Always in Season--Manure Storage Safety

Always in Season--Manure Storage Safety

If you didn’t see the manure pit ventilation demonstration at this year’s Pork Expo, you missed out on a powerful visual of pit gas management.  IPPA sponsored the safety demo, which was brought and operated by Dennis Murphy and Davis Hill of Penn State Extension.  The take-home message: Equip everyone on your farm with the knowledge required to stay safe around manure pits. 

 

Manure pit deaths can be prevented.  The first rule is simply to avoid entering liquid manure storage facilities and transfer pits if at all possible.  If someone must enter a pit, at least two people must be involved, with one (and preferably two people) remaining outside the pit as the attendant. A supplied-air respirator is commonly recommended for entry into confined spaces.  Such equipment requires training and a “fit check” to be sure the mask seals well around the face of the person entering the pit.  Because of the complexity and expense of maintaining and using a supplied-air respirator, few farm operations keep a respirator on hand for the occasional pit entry.  One solution, arguably a remote second-best, is to (1) test the atmosphere in the pit before entering, (2) provide additional forced fresh air ventilation, (3) use a safety line, harness, and winch supervised continuously by attendants who can quickly pull the entrant out in case of problems, and (4) monitor conditions for toxic or oxygen-deficient atmosphere.  Advance planning and training are absolutely necessary.

 

Here is the minimum equipment required:

  • a portable, electronic gas monitor for hydrogen sulfide, methane & other combustible gases, plus oxygen level

  • an electrically-powered (AC) ventilation blower, 900 to 1200 cubic feet per minute (cfm), designed for ventilating confined spaces

  • A safety line and rescue harness, tripod, cable and hand-operated winch system capable of raising and lowering an entrant in an emergency.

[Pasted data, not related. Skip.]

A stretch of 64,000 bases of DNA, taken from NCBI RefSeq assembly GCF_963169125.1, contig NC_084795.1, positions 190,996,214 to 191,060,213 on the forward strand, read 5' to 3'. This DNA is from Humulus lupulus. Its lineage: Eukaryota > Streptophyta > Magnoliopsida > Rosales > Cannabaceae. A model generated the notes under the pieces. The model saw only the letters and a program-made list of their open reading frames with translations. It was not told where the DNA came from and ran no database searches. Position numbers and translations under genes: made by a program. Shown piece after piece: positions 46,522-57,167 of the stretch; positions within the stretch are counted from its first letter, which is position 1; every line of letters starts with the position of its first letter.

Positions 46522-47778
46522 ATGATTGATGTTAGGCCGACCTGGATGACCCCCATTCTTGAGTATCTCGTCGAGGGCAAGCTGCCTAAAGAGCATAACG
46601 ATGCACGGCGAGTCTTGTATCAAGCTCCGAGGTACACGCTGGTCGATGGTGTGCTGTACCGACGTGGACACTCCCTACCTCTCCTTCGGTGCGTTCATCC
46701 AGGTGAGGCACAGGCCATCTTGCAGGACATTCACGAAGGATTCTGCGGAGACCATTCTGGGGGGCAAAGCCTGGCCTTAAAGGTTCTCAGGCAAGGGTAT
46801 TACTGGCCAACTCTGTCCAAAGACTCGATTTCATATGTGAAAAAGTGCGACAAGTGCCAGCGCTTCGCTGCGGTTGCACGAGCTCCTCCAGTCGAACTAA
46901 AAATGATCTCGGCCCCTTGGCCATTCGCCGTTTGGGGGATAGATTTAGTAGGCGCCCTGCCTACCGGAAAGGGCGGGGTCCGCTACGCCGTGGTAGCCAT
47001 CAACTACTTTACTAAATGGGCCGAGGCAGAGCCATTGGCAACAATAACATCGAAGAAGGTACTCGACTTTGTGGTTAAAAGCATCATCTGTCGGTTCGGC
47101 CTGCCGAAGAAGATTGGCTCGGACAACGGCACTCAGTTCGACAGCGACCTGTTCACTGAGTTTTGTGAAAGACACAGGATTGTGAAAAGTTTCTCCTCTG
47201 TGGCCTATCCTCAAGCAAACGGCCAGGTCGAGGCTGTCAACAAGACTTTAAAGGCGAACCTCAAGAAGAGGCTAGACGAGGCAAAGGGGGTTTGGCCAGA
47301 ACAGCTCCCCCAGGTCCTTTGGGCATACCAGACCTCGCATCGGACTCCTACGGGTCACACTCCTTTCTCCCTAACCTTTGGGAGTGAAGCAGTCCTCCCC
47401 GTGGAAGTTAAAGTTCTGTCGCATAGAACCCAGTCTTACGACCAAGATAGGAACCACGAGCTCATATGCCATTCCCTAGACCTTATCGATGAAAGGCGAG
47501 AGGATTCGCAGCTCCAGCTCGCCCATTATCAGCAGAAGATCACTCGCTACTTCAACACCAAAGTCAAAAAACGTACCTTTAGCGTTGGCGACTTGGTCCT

The person entering the pit should be trained on the use of the personal protective equipment.   The attendants should also be trained, prepared for emergencies, and able to quickly get the entrant out of the pit if there is a problem.  Someone on the site should be trained in CPR and first aid measures.

 

Test the atmosphere in the pit before entering, to see if the oxygen level is adequate and that the concentration of hydrogen sulfide is safe (below 10 ppm).  If it’s not safe, don’t enter!  Provide adequate forced ventilation into the pit using the blower.  Keep flame and other ignition sources away, in case there is sufficient methane in the pit to support combustion.  Keep a clear escape path for the entrant.  Monitor the conditions in the pit, preferably with a gas monitor worn by the entrant. 

 

Develop a safety culture on your farm.  Use clear, generally acknowledged safety signs.  Consider working with your insurance company for a facilities check and review.  Teach and involve the kids.  Support 4-H, FFA and other local efforts that encourage youth to learn about and identify hazards on the farm. 

 

For more information on pit safety, see the Penn State Extension fact sheets at http://extension.psu.edu/business/ag-safety.